Sea lice, Lepeophtheirus salmonis, transfer between wild sympatric adult and juvenile salmon on the north coast of British Columbia, Canada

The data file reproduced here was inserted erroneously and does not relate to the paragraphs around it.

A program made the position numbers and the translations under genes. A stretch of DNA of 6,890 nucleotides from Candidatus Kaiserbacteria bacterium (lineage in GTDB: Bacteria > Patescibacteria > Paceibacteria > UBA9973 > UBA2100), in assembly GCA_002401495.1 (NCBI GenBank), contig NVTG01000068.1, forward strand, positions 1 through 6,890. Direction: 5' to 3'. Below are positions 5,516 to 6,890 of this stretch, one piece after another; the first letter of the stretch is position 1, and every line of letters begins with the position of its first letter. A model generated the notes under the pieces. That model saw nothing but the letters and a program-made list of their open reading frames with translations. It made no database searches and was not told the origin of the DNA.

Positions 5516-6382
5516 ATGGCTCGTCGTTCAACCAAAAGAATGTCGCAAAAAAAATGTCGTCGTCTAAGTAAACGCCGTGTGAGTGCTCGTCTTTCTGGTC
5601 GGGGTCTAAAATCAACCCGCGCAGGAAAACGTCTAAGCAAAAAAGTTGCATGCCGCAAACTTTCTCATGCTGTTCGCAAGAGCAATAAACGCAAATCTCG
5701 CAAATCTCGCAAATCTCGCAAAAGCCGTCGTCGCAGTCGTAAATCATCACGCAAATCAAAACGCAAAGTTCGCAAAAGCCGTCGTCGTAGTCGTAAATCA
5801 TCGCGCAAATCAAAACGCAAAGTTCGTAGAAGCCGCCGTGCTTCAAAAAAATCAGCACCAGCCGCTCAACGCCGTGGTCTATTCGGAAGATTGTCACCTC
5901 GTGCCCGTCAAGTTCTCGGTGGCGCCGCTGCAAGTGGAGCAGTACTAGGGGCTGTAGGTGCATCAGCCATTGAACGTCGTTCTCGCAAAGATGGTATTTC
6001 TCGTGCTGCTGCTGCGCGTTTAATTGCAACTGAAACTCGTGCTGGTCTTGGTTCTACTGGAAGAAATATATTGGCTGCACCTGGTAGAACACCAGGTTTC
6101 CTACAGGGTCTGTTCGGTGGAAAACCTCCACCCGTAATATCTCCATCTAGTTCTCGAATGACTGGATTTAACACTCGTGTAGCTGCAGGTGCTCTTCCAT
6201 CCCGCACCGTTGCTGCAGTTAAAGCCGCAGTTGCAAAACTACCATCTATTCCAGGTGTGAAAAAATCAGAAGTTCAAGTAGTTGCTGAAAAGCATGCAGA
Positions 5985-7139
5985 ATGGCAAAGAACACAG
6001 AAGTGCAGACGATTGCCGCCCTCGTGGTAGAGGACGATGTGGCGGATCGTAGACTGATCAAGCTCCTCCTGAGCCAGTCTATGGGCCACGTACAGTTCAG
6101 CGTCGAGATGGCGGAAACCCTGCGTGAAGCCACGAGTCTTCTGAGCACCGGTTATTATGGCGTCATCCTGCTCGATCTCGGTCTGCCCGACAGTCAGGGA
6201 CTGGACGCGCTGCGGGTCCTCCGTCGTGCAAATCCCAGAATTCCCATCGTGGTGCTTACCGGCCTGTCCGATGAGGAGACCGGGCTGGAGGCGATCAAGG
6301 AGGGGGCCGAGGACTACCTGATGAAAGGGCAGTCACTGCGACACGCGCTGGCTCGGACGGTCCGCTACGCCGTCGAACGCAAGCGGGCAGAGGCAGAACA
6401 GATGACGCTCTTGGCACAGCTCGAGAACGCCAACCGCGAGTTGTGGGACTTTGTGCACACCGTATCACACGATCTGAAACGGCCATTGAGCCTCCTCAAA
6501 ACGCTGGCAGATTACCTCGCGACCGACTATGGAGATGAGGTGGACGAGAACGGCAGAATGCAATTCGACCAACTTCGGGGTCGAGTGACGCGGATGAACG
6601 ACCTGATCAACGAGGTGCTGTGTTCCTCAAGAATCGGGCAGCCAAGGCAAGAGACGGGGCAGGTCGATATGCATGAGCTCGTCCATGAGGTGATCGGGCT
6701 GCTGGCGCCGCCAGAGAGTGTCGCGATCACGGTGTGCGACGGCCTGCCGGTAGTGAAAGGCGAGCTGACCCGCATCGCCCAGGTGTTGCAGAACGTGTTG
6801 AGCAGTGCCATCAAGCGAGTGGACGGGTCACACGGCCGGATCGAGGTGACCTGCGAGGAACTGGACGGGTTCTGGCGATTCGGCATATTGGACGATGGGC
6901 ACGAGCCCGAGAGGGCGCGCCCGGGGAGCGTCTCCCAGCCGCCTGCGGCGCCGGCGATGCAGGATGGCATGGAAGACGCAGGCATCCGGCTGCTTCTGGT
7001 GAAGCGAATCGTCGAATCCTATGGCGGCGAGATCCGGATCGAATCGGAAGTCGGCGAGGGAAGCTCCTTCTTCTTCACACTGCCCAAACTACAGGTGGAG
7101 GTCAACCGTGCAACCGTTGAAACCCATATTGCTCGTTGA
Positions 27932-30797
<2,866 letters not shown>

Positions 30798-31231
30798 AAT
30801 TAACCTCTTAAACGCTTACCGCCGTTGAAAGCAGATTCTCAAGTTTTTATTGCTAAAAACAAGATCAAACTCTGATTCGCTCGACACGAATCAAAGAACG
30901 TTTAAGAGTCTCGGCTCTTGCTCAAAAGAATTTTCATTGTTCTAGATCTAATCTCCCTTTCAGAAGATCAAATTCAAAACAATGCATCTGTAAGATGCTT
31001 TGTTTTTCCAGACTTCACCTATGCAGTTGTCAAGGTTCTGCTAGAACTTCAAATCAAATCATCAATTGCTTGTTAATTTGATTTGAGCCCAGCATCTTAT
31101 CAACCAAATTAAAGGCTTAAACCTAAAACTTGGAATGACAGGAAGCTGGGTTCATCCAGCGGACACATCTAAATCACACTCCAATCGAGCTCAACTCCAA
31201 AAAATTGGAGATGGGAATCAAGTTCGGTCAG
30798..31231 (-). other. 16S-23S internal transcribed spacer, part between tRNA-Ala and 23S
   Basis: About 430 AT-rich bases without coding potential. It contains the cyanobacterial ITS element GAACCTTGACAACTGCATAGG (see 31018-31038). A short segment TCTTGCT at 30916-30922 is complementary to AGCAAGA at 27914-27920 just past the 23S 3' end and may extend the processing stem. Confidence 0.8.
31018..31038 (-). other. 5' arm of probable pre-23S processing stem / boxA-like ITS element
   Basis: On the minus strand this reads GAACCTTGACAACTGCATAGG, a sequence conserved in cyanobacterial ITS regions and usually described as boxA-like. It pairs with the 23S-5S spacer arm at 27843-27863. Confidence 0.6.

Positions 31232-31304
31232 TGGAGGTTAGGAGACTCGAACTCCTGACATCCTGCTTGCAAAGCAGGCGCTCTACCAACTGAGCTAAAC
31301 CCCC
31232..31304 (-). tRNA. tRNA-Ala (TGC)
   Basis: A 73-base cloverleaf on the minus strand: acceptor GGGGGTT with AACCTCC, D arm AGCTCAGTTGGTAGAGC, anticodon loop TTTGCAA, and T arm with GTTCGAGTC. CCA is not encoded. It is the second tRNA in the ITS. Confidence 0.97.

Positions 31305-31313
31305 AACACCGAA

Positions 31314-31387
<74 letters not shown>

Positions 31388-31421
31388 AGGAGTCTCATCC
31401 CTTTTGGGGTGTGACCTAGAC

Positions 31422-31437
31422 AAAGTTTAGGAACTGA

We examine sea lice, Lepeophtheirus salmonis, on juvenile and adult salmon from the north coast of British Columbia between 2004 and 2006 in an area that does not at present contain salmon farms. There is a pronounced zonation in the abundance of L. salmonis on juvenile pink salmon, Oncorhynchus gorbuscha, in the Skeena and Nass estuaries. Abundances in the proximal and distal zones of these estuaries are 0.01 and 0.05 respectively. The outer zones serve as feeding and staging areas for the pink salmon smolts. Returning Chinook, Oncorhynchus tshawytscha, and coho salmon, Oncorhynchus kisutch, concentrate in these areas. We collected data in 2006 to examine whether L. salmonis on returning adult salmon are an important source of the sea lice that appear on juvenile pink salmon. Nearly all (99%) of the sea lice on returning Chinook and over 80% on coho salmon were L. salmonis. Most of the L. salmonis were motile stages including many ovigerous females. There was a sharp increase in the abundance of sea lice on juvenile pink salmon smolts between May and July 2006 near the sites of adult captures. As there are no salmon farms on the north coast, few sticklebacks, Gasterosteus aculeatus, and very few resident salmonids until later in the summer, it seems that the most important reservoir of L. salmonis under natural conditions is returning adult salmon. This natural source of sea lice results in levels of abundance that are one or two orders of magnitude lower than those observed on juvenile pink salmon in areas with salmon farms such as the Broughton Archipelago.